Mike loved the petite bistro steak on the standard tasting menu, served with varied accompaniments: a white bean and grilled succotash, tarragon cherry compote, and port wine demi glace. I appreciated the bite I snagged of the excellently-executed scallop. Dessert—a chocolate coconut truffle with banana custard and rum caramel sauce—was another highlight. We kept taking smaller and smaller bites, trying to make it last as long as possible.
Next up was a nightcap at Green Lantern, a downtown speakeasy-style cocktail lounge with live music and an interesting menu of signature cocktails. Mike went with the Odds On Favorite, a whiskey-based cocktail with vanilla-cinnamon syrup and house sarsaparilla-strawberry bitters (it reminded me of a gussied-up old fashioned). I tried the 651, a gin cocktail with blood orange and basil; and the Wabasha, a vodka/St. Germain/apricot concoction served in the largest martini glass I have ever encountered. Green Lantern has a low-key atmosphere that makes it perfect for a romantic date night—it wasn't too crowded, and the cozy armchairs and dim lighting certainly didn't hurt.
We wrapped up the evening by hanging out on the Covington Inn's top deck to admire the lights of the St. Paul skyline. After a good night's sleep—I actually slept until 8:30, which is a feat at age 31—we woke up to rowers cruising by our bedside window. We started off our day in a far lazier way, with French toast topped with fruit, caramel sauce, and whipped cream.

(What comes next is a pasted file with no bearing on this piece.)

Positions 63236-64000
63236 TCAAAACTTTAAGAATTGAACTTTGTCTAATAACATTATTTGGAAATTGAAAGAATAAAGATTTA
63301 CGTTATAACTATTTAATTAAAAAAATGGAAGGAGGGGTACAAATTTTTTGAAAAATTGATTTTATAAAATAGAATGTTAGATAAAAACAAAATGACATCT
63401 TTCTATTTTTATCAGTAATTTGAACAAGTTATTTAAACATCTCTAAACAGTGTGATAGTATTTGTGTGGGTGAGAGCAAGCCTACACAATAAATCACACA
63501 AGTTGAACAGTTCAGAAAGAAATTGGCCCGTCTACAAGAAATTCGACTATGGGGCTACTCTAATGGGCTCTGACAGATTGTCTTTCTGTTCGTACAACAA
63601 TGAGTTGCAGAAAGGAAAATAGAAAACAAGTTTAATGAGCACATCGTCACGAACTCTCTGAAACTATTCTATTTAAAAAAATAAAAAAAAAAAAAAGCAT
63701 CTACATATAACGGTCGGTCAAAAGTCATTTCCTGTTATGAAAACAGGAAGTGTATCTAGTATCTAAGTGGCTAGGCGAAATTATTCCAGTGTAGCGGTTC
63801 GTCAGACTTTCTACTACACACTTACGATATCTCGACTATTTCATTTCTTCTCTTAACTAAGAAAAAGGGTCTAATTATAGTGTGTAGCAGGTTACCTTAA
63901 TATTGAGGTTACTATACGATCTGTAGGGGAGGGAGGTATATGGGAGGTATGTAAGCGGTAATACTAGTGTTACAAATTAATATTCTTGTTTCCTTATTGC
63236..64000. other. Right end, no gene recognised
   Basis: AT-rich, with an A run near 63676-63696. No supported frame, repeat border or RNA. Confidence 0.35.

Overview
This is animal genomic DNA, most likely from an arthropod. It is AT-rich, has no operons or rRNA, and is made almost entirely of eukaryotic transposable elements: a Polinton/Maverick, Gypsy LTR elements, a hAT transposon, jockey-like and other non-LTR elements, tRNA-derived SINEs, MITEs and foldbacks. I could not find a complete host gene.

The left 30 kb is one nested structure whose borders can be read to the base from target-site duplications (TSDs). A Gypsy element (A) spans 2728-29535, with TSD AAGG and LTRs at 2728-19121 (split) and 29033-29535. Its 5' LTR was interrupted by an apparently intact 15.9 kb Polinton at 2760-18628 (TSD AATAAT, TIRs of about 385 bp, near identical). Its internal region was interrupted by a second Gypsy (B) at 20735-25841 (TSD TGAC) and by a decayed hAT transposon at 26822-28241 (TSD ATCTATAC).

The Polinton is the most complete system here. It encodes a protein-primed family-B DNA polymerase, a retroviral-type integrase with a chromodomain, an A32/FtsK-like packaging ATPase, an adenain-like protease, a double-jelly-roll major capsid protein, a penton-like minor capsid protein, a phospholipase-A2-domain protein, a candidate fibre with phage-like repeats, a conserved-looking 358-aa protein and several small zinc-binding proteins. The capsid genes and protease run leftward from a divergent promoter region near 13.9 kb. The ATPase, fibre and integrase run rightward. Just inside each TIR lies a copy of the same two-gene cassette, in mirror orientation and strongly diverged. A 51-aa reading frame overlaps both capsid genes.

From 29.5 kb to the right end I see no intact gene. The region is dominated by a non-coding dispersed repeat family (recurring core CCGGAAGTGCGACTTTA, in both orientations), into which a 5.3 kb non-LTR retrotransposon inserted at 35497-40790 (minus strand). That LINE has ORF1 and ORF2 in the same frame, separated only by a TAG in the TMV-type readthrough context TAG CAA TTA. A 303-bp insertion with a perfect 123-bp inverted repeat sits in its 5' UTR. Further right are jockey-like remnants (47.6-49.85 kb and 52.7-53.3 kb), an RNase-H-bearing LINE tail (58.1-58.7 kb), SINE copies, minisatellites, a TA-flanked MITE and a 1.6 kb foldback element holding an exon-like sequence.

After breakfast, I popped over to the St. Paul Farmers' Market. I'd recommend walking if you have the time, since parking can be a bit tricky (the market is a pleasant 1.3-mile walk from the Covington Inn). The market's selection was amazing: canning tomatoes by the bushel, corn, colorful bouquets, watermelons, apples, smoked salmon, farmstead cheese, pastries, granola, hot sauce, and so much more. I limited myself to some cucumbers, a bag of chestnut crab apples, and lots of sampling and photos.
Pretending to be a tourist is crucial to a successful staycation, so Mike and I went all-out with the Wabasha Street Caves tour. Honestly, the caves aren't terribly impressive: they're man-made caverns created by a mid-1800s silica mining operation, and in the years since they've served as a mushroom farm, nightclub, speakeasy, cheese storage facility, and event space. What makes the tour worthwhile is the presentation—our guide regaled us with tales of St. Paul's gangster past, including a lurid triple homicide during the caves' speakeasy days that left bullet marks on the fireplace. I suspect the tour might involve an element of "don't let the facts get in the way of a good story" but it's highly entertaining nonetheless.
Since by this point it had shaped up into a gorgeous fall day, we walked along the river for a while before enjoying lunch at Red River Kitchen at City House, which is open May through October. You can't beat the location: it's housed in a restored grain elevator right on the river. I ordered the vegetable tacos, which were a decent healthy option, although I would've appreciated more spice. Mike's autumn salad was quite tasty, although it seemed on the small side for $8. Overall, though, we enjoyed the location and I appreciated that the menu offered some interesting vegetarian options.